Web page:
Movie Reviews 150 – The Rocky Horror Picture Show (1975)

The Rocky Horror Picture Show
I once made a statement to a group of friends that one cannot just watch The Rocky Horror Picture Show on a TV. I now stand corrected.

When this movie was first unleashed upon a lost generation of kids having just missed the counter culture revolution of the late 60’s it quickly grew a cult following of moviegoers that did not go to ‘watch’ the movie, but to ‘experience’ it unlike any movie before or since. Based upon the theatrical musical “Rocky Horror Show”, it wasn’t any movie studio gimmick like William Castle’s famous vibrating theater seats for 1959’s The Tingler or the Smell-O-Vision used in 1960’s Scent of Mystery. No, in the case of The Rocky Horror Picture show, the participation factor was provided by an ever growing group of fans that not only developed their own list of store bought props that were to be utilized at timely moments of the film, but also an entire dialogue either mimicking, mocking or directing the onscreen characters and events. You simply did not watch the movie as much as fulfilling your own role in one huge party.

The story itself is an outlandish tale of a recently engaged couple, Brad and Janet (Barry Bostwick and Susan Sarandon), lovingly referred to as “Asshole” and “Slut” by participants, who stumble upon a gothic mansion inhabited by rouge lipstick and corset wearing transvestite Dr. Frank N. Furter (Tim Curry). The hired help includes butler Riff Raff (Richard O’Brien) in a remarkable imitation of Uncle Creepy from the vintage Creepy horror magazine and maid Magenta (Patricia Quinn). Frank N. Furter has just resurrected his own boy-toy ‘monster’ Rocky Horror (Peter Hinwood) and while exploring his sexual fantasies with Brad and Janet, I mean “Asshole” and “Slut”, disposes of delivery boy Eddie (Meatloaf), but only after Eddie performs a tune (bless his soul) along with the inhouse singing-dancing fan club led by the ever jealous Columbia (Nell Campbell). If all the above isn’t enough, the finale that tries to explain it all is literally out of this world and punctuated by most of the cast singing and dancing in lingerie on stage.

Brad and Janet meet 'the help'

Brad and Janet meet ‘the help’

And that last scene is indicative of the real magic of The Rocky Horror Picture Show, namely the incredible musical spectacle that glues the zany dialog and stylized action. The music is of the highest caliber and stands the test of time, even sweeter for those like myself who can add on the nostalgia factor. From the moment the screen flickers we are treated to “Science Fiction/Double Feature”playing tribute to everything from Michael Rennie (“The Day The Earth Stood Still”) to Leo. G. Carroll (“Tarantula”) and oddles of more science fiction and horror classics. Other musical highlights include “Dammit Janet”, “Hot Patootie – Bless My Soul” Eddie’s/Meatloaf’s swansong, and the jewel in the crown, “Time Warp” which has become the de-facto Rocky Horror theme song. What most people do not know is that most of the music was created by none other than O’Brien himself, the real star of the show.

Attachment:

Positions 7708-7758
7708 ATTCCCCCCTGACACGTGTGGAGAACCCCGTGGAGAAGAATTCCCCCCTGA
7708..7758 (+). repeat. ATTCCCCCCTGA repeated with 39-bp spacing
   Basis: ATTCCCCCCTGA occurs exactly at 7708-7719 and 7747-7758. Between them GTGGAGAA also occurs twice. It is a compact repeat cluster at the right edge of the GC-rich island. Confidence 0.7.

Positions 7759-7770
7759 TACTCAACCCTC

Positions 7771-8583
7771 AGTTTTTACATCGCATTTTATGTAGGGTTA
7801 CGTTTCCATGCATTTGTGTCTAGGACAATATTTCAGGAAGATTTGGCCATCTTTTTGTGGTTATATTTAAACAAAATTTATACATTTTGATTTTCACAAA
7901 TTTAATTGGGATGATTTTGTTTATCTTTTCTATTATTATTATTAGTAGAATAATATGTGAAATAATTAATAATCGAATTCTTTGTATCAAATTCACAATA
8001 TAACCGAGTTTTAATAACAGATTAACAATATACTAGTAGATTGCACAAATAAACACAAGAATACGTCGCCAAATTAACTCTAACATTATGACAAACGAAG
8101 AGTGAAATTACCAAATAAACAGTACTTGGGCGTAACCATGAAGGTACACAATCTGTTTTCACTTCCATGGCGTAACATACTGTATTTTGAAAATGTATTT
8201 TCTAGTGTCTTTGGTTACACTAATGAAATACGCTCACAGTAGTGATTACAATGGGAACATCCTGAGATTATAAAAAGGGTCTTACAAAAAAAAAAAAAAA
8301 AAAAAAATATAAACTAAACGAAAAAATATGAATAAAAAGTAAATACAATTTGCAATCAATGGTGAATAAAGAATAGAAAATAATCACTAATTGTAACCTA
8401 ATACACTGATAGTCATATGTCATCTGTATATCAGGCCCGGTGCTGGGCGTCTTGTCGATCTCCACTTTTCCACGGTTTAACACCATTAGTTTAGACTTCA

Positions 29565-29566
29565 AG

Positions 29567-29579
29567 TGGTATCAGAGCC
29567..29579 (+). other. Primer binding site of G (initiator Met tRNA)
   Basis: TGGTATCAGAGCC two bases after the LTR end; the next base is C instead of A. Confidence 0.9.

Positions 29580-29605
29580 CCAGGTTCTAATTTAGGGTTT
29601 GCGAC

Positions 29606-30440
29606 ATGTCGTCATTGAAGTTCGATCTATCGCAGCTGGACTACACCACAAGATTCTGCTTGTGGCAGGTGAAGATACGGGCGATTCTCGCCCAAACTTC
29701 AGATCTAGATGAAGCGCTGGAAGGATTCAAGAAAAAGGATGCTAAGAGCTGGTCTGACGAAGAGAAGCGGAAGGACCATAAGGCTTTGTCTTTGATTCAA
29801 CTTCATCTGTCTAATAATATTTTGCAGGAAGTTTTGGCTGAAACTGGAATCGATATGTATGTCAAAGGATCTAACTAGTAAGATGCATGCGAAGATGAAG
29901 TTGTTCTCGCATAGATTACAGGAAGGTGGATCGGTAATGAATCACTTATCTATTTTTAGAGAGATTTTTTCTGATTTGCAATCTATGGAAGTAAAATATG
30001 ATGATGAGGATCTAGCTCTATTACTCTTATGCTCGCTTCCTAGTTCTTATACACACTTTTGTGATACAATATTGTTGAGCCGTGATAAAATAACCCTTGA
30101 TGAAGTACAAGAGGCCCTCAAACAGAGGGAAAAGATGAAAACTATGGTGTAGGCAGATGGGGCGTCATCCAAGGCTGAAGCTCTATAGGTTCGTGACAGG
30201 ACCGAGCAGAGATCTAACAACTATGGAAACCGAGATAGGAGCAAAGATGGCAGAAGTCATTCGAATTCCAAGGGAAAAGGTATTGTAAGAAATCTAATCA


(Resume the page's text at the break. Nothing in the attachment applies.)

We're going home.

We’re going home.

The bug caught on soon after the movie was released and most major cities developed weekly or even nightly showings of the film where the fanbase returned time after time to take part in the ritual experience. A craze, that while diminished, still goes on in those few repertory movie theaters around today. I myself was a mere novice having only gone a half dozen times in the span of a year around 1979, but those The Rocky Horror Picture Shownights were always memorable and fun. Other fans viewing numbers run in the tens or even hundreds.
He's just a Sweet Transvestite

He’s just a Sweet Transvestite

As I said at the beginning, I thought that watching it alone without all the atmosphere would be a let down. But as soon as I started watching my 25th anniversary edition DVD (old itself now), I was immediately immersed back into that world. To my astonishment, after watching the film I was checking out the ‘extras’ on my DVD and, lo and behold, it contained not one but two remarkable features. The first is a dialog/heckling option to hear virtual crowd enjoy and provide the requisite crowd chants while the second option was to have ‘on-screen’ prompting for all the cues to ‘prop’ usage. What else could anyone ask for?

If you still have the chance to go see it on the big screen with the crowd some day, you must do so. But if not, at least you know that it can still be enjoyed on DVD with at least some interaction.

Let's do the Time Warp

Let’s do the Time Warp

As the immortal words in “Time Warp” teach us, time is fleeting… so “Let’s Do The Time Warp” while you can.


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